Canine sleep disorders explained

Canine sleep disorders explained

Health & Safety

Insomnia, feeling tired all the time and a wide range of other problems with getting to sleep, staying asleep or feeling as if you are never getting enough sleep may be things that we generally think of as uniquely human problems, but this is not the case! Dogs (and other mammals) can suffer from a range of sleep disorders as well, and while they are not as common in dogs as they are in people, they are also very under-diagnosed, as many dog owners do not even realise that there might be something amiss.

It can be hard to work out how much your dog actually sleeps and how much sleep they need, because dogs tend to nap and snooze throughout the day, as well as generally sleeping or at least settling down quietly overnight.

However, if your dog simply seems to never sleep, or sleeps more than appears to be normal, there may be something amiss-and getting to the root of the problem can help to resolve it.

In this article, we will look at the four most common canine sleep disorders, how to identify them and what can be done about them. Read on to learn more.

Common issues that can be mistaken for sleep disorders

While sleep disorders in dogs largely go underdiagnosed, when attempting to get to the root of any problem, it is important to make sure that the problem actually exists first!

For instance, if your dog appears to be absolutely full of energy at all times and reluctant or unable to sleep, they may simply be a fit dog from a very high energy breed, like the Siberian husky, who is not getting enough exercise and having their need for mental and physical stimulation met.

At the other end of the scale, if your dog seems to sleep all the time and is reluctant to do very much, they may simply be very unfit or overweight, or suffering from a health condition such as thyroid anomalies that can cause sleep-related symptoms, but that are not actually caused by sleep disorders.

Next, we will look at the four main categories of sleep disorders in dogs.

Sleep apnoea

Sleep apnoea is something that most people have a basic understanding of, because it is a reasonably common sleep complaint among humans.

Sleep apnoea is a condition that essentially means that the person (or dog) in question stops breathing when they reach a certain stage of sleep, which causes them to wake up or regain consciousness just enough to restart their breathing, before falling asleep again. This leads to broken sleep throughout the night, which of course means that one is tired during the day and cannot understand why.

People with sleep apnoea do not always know that there is a problem, unless their doctors investigate it.

Sleep apnoea is more common in people who are overweight, in which case, losing weight can help; but some people need to use a breathing machine at night to keep air circulating through their body, allowing them to sleep normally.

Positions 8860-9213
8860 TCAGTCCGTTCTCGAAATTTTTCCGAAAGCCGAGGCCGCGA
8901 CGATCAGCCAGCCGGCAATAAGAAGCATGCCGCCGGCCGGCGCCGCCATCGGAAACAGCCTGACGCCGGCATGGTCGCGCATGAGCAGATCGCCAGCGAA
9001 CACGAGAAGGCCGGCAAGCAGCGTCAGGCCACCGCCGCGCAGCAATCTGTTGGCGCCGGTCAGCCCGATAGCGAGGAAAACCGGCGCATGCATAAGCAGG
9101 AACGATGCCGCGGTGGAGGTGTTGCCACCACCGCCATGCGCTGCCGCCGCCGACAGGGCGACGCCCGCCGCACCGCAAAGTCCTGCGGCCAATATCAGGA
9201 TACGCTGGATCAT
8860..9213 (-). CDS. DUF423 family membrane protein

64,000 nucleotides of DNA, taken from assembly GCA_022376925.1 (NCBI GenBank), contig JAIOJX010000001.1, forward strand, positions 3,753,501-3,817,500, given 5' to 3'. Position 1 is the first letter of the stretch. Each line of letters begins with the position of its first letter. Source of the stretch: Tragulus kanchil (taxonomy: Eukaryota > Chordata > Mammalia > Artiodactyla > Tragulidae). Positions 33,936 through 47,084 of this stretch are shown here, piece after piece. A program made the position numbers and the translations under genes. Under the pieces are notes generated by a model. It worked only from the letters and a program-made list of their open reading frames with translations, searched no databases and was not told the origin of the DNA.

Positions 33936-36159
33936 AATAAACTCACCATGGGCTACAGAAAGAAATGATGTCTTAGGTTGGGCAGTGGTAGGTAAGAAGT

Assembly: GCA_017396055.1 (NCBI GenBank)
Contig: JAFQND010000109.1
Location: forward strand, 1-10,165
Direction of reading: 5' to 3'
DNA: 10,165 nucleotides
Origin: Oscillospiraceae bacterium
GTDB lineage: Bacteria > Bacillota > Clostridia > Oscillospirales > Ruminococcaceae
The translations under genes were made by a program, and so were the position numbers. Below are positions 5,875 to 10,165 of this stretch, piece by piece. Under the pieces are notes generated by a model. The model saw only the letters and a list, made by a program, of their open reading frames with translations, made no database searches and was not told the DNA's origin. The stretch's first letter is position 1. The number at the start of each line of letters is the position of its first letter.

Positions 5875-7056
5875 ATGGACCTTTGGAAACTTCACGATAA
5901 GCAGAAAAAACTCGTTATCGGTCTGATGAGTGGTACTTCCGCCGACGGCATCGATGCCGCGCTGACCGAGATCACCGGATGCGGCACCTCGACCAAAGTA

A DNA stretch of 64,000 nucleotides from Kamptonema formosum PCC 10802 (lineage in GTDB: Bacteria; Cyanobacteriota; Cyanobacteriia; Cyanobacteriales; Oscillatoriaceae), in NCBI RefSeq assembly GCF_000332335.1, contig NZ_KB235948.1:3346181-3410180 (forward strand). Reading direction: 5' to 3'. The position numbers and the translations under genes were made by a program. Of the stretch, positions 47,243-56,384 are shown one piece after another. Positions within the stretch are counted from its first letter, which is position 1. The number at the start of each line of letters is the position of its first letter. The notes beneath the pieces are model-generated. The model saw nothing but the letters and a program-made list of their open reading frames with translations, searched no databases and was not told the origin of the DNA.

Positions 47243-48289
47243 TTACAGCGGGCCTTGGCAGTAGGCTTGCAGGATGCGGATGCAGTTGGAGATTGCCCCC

In dogs, brachycephalic breeds that often have breathing issues are most prone to suffering from it, particularly if they are overweight. The solution for dogs is generally weight loss, or if the issue is caused by the dog’s conformation, an operation to allow them to breathe freely when asleep.


Narcolepsy is a condition that leads to the affected dog falling asleep with no warning at any given point-and can occur when they are right in the middle of something. This in turn means that the dog’s sleep at night may be disrupted too, leading to a general issue with staying awake and staying asleep at the necessary times.

It is important to get your vet to make a formal diagnosis if you suspect narcolepsy, as the short, unexpected periods of sleep that it causes are a common symptom with other problems such as epilepsy.


Insomnia is described as a problem with either getting to sleep, staying asleep or both, and for many people this problem can be highly debilitating and greatly interfere with their everyday lives. The causes for the condition in people are not fully understood and there is no accepted method of resolving it; but in dogs, insomnia often comes in old age, and is connected to the dog’s brain aging and bodily changes.

Talk to your vet about ways in which you can help to support your dog in old age, and some of the various supplements and medications that can help to support the mental acuity of the older dog.

REM and limb disorders

REM is the dreaming part of sleep, when the eyes move rapidly behind closed limbs as they track the aths of the dreams.

Generally, REM sleep comes accompanied by a light bodily paralysis that keeps us from acting our our dreams; but this paralysis is not always complete, as you will no doubt be aware if you have ever seen your dog lying on their backs fast asleep, frantically pedalling their legs in mid-air!

In severe cases, REM and limb disorders may lead to your dog sleepwalking or otherwise acting out their dreams, which is why when they awake, they may not be physically very well rested.

Again, your vet should be able to help, so if you think there is an issue, monitor it and keep notes, and talk to your vet about potential solutions.

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